[…]Lowery’s concerns are mostly shared by Casey Rae, co-director of the Future of Music Coalition. But their preferred solutions are pretty different.
For Lowery, the solution is advocating and creating the environment for an ethical Internet. For Rae and the rest of the FMC, it’s more about creating much easier access to music - so easy, in fact, that the desire to use illegal file sharing will be greatly reduced.”We believe artists should be paid for their work,” Rae explained, and that’s the environment his organization is trying to set up.
It’s not particularly easy. The major record labels in the US are still living in the past and their licensing process reflects that. Negotiating digital sales or streaming rights for a music catalog can take up to two years, and labels often want their cash up front.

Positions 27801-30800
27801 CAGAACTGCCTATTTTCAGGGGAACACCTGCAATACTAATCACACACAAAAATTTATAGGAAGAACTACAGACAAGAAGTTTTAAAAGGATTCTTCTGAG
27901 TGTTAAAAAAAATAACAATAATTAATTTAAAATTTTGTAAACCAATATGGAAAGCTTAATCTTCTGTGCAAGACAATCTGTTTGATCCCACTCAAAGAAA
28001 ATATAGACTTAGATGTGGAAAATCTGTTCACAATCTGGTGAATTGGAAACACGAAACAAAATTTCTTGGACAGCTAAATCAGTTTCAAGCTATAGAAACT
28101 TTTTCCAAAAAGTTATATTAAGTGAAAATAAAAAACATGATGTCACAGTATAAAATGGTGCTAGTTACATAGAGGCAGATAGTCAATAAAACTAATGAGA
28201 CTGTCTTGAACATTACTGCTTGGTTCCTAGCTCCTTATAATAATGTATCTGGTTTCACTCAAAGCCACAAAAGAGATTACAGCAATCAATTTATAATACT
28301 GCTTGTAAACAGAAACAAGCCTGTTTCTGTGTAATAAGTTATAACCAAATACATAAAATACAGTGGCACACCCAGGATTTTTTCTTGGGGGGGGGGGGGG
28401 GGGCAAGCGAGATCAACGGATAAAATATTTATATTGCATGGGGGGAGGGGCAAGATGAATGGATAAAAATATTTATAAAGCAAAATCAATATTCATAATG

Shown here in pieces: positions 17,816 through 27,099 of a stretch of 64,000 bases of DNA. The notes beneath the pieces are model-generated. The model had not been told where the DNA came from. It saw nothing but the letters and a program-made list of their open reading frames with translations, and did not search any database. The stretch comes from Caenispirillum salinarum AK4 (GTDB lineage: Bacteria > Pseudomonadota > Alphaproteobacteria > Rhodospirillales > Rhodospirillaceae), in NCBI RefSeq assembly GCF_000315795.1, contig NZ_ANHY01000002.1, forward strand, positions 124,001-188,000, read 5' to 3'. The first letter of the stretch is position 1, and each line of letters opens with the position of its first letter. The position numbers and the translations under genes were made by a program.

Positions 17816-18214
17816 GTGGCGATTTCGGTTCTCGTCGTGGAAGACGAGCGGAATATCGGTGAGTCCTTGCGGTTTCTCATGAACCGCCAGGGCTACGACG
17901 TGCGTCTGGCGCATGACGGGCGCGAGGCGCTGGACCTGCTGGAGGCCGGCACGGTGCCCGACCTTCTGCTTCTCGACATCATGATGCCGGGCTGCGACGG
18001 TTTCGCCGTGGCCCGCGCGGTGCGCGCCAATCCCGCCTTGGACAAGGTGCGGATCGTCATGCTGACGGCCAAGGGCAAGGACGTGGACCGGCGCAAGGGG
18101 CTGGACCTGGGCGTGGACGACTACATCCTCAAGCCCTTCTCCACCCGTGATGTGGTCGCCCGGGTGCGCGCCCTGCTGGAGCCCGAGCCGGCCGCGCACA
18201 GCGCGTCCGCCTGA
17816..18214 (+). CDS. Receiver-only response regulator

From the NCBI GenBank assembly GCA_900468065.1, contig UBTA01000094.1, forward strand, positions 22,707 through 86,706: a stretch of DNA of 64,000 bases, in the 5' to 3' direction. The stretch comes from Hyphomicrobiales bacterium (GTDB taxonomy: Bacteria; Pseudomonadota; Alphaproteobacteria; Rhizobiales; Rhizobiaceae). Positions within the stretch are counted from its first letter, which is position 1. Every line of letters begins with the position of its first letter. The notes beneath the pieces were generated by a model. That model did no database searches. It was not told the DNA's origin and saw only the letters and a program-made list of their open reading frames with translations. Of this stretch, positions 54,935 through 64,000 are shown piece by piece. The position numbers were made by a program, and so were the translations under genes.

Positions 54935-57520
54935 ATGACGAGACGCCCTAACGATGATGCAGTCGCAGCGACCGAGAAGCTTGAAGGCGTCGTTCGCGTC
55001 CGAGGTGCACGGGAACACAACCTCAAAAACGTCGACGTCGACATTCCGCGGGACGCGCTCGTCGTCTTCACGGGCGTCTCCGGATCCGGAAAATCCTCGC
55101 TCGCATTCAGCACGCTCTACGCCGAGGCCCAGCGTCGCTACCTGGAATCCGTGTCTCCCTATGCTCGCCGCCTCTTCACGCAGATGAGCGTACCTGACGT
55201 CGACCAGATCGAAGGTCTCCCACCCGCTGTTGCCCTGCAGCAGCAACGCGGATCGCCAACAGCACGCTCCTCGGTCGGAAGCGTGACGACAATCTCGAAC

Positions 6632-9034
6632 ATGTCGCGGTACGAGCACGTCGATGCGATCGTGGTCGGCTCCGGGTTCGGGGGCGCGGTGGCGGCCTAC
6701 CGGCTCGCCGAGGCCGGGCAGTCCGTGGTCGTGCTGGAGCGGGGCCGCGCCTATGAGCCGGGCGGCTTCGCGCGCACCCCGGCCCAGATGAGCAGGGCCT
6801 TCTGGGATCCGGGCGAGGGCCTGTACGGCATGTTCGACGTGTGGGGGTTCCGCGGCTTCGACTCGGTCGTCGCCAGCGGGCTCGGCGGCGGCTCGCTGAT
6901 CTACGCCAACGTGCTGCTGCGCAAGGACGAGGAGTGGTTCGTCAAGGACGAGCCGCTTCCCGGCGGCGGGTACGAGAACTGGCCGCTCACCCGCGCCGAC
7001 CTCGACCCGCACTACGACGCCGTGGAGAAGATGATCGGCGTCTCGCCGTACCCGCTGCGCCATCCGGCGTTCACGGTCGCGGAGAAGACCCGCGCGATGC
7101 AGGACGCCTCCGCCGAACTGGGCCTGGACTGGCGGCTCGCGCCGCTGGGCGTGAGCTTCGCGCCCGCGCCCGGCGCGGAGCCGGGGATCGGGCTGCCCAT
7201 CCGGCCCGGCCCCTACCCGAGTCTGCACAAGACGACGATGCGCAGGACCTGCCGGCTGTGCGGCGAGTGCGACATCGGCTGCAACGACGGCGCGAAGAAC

The problem is so acute, Rae added, that when Spotify finally came to the U.S., the Swedish company had to give up some of its own equity to the three major record labels to get them onboard. “The music and motion picture industry are still working under a scarcity model,” Rae lamented. “Unfortunately the Internet doesn’t recognize scarcity.”
And Rae does not care for the RIAA’s tactics of litigation and legislation. “We need to wallpaper the Internet with available content.”
That available content will probably be streaming content, if Rae’s predictions hold. Even the “traditional” paid download services lie Amazon, Apple and Google are shifting to the cloud model, where local downloads become the backup for the user’s music collection in the cloud.
If licensing music can become a more streamlined process, Rae envisions a world where illegal downloads will be pointless, since songs can be easily found and played on demand. Artists and their labels will receive equitable payment, and the wave of illegal piracy should start to subside.